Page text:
Summer is here and the fishing is hot! All the elements are in place, from a great beginning on the bass to a strong and steady start on the prawns. The water is a bit clearer this year and the blue swimmer crabs that eluded us last summer are on, and the mud crabs are also on the go. The estuary and lakes are firing, and the beaches are alive with whiting. The boats are also finding the snapper and kingies are on in some areas.
Offshore this summer the marlin are expected to be on fire like the previous two years. We are glad to see the ‘super trawler’ away from our shores at this stage, and we hope it never returns – although these days you just never know what the government will do. Gone are the days of democracy, common sense and doing the right thing! These days it’s all about the dollar, so our expectations aren’t high. Still, for now we have an abundance of bait for our predatory fish visiting the area, and this season should be red hot going on the fishing up north, and the bait already present.
The water is at a good temperature now, and we have already had a couple of marlin caught in the area. By the time you are reading this hopefully I’m out there connected to one! We can expect the usual run of striped marlin, with some blacks and blues thrown in.
The traditional method of dragging skirts is still popular, and the switch bait method is still growing, but one thing both methods share is a good teaser. Many companies are now making teasers with the holographic fish. These teasers are the best, and the strips of fish connected to the stainless steel arms can consist of 50 to 150 fish. It looks like an actual bait ball being dragged behind your boat, and it’s so lifelike that even the birds dive at it. With these holographic teasers you can present a very natural scenario where a baitfish is injured from a slashing marlin bill and drops back from the bait ball to be eaten. You can do this by running a skip bait or live bait a couple of meters or more behind the teaser that looks like a bait ball. This scene looks real and tempting for any marlin nearby, and has a very high success rate. We have these teasers in store if you’re interested in checking them out.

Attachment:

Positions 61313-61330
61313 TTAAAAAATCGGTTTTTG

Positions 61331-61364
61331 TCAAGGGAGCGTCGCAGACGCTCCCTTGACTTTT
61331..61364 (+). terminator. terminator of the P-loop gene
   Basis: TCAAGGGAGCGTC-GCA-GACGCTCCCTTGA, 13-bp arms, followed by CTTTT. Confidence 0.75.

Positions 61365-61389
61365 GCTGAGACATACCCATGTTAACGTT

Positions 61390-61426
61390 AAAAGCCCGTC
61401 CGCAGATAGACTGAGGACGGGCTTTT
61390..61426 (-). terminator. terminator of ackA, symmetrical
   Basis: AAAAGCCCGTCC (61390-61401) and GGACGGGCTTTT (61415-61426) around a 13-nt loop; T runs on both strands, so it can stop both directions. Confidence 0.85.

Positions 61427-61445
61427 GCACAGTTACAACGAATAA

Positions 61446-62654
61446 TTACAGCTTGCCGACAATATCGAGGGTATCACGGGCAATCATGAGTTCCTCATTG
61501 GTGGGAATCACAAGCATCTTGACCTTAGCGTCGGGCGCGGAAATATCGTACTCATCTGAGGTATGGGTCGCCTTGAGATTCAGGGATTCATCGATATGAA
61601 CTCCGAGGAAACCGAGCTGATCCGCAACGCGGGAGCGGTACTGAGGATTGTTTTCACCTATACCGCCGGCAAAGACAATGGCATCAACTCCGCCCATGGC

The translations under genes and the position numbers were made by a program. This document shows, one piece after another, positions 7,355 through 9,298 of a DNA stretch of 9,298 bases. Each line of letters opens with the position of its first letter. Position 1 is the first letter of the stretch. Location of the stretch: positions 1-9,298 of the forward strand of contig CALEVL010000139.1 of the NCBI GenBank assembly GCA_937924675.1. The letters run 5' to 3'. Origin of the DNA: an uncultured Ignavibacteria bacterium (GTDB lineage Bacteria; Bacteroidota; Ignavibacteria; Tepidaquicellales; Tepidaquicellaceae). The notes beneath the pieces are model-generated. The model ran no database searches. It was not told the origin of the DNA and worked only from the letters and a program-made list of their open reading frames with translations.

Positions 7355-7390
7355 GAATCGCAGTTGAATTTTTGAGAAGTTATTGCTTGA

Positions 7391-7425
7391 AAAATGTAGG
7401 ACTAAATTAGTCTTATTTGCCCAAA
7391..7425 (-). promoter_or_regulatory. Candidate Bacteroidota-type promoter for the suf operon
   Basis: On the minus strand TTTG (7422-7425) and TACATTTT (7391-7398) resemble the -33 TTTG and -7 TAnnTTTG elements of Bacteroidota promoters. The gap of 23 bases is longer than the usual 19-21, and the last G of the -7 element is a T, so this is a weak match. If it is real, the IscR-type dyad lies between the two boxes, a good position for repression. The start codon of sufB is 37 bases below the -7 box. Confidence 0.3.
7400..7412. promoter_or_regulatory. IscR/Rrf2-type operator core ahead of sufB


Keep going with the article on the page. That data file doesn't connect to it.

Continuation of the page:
Another fish on the cards out wide this summer is mahimahi. They have been thick the last two summers, and we are hoping they will be all over our FADs and buoys this January.
We had a great tuna run through winter and some albacore and small yellowfin coming into summer, with one nice bluefin being caught by Zoe O’Conner amongst the albacore. With the way the species have been mixing over the seasons, the last couple of years it would be good to see the possibility of tuna catches throughout January like we used to 20 years ago.
Inshore boating can get tough on the reef over summer if you are just going out and dropping a line. Summer fishing is often inconsistent; one day you’ll have a fantastic trip, and the next will be an absolute shocker. Winter is more stable with both the weather and fishing. In summer, the wind jumps up and down and so does the fishing. Some days you can go out reef fishing and park on top of the snapper, catch some flatties, have a mako swim up to the boat, a marlin even and then troll up a big kingfish. Then the next day you can go out and catch sweep, then get bitten off by leatherjackets and go home empty handed.